May 22, 2013
SkyWest Inc.’s order for 100 new Embraer 175 aircraft includes 60 that are considered conditional, which the U.S. regional carrier’s CFO says enables the carrier to obtain delivery slots without making a definitive commitment to acquire the jets until it knows it will have an airline partner to make use of them.
“SkyWest does not wish to speculate on aircraft,” Michael Kraupp tells Aviation Week. “Our deal with Embraer allows for delivery slots so we can market such to the major airlines, and then as they sign up for CPA [capacity purchase agreement] deals we can simply apply the delivery slots that have been set aside.”
Kraupp says SkyWest plans to disclose those delivery slots as it signs more CPA deals for the use of the aircraft.
As announced May 21, SkyWest has a 12-year CPA for the first 40, which it will operate for United Airlines in a 76-seat, dual-class configuration; it will begin placing them into service in the second quarter of 2014. The last one is scheduled for delivery by mid-2015.
Those 40, and the 60 conditional aircraft—which Embraer describes as “reconfirmable”—are part of a deal that also includes 100 options and has a list-price value of $8.3 billion if all 200 aircraft are ordered.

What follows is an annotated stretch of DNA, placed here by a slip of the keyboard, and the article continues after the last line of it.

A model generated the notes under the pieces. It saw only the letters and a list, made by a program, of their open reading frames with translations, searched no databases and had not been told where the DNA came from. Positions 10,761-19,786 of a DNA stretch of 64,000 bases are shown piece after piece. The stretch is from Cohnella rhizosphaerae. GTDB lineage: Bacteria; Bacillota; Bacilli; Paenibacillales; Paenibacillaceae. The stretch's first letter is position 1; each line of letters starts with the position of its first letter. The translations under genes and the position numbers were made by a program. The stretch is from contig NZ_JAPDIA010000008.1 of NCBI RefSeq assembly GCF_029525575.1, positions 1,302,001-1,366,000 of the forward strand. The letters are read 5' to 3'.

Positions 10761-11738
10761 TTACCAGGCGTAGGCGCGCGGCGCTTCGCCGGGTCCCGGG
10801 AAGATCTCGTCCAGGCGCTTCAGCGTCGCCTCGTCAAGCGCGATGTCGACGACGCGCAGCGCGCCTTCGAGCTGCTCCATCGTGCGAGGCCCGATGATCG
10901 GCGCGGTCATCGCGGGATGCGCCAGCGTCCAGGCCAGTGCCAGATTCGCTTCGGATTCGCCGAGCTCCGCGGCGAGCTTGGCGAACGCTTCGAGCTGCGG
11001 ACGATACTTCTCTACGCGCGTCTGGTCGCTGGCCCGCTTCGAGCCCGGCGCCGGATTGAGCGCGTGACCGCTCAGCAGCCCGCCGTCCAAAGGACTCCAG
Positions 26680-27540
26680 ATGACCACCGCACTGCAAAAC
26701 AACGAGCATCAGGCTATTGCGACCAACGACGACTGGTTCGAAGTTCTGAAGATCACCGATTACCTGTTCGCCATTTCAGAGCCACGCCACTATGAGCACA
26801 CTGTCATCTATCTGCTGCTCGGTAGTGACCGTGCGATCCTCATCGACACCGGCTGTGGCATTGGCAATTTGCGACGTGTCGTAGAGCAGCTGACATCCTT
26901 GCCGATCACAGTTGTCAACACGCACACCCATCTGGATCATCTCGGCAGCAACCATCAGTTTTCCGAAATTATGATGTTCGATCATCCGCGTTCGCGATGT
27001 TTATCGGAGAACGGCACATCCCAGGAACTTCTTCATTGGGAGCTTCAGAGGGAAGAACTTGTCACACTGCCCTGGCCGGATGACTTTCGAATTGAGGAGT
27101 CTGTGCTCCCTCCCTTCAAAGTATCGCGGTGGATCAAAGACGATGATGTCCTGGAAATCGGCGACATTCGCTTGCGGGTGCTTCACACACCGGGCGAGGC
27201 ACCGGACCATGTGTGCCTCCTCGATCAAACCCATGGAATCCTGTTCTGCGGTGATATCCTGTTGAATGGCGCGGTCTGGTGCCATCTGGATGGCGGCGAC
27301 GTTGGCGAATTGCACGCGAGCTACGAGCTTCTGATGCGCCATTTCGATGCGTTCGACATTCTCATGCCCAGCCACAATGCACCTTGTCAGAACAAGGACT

For SkyWest, the Embraer deal also is notable for how the order is structured. Historically, the carrier has separated all of the elements of the aircraft purchasing process, so that support and maintenance program arrangements would be negotiated separately. But the Embraer deal incorporates all of these, with support and long-term maintenance included.
“By securing support and maintenance programs as part of the aircraft purchase—different than our past practice—we will have better cost visibility in the future,” Kraupp says. He declined to provide any more detail on the support and maintenance parts of the package, citing confidentiality agreements.
Kraupp also says no reductions in the SkyWest 50-seat fleet are “tied directly” to the United deal. “The firming of 40 aircraft with Embraer and United stands on its own merits,” he says.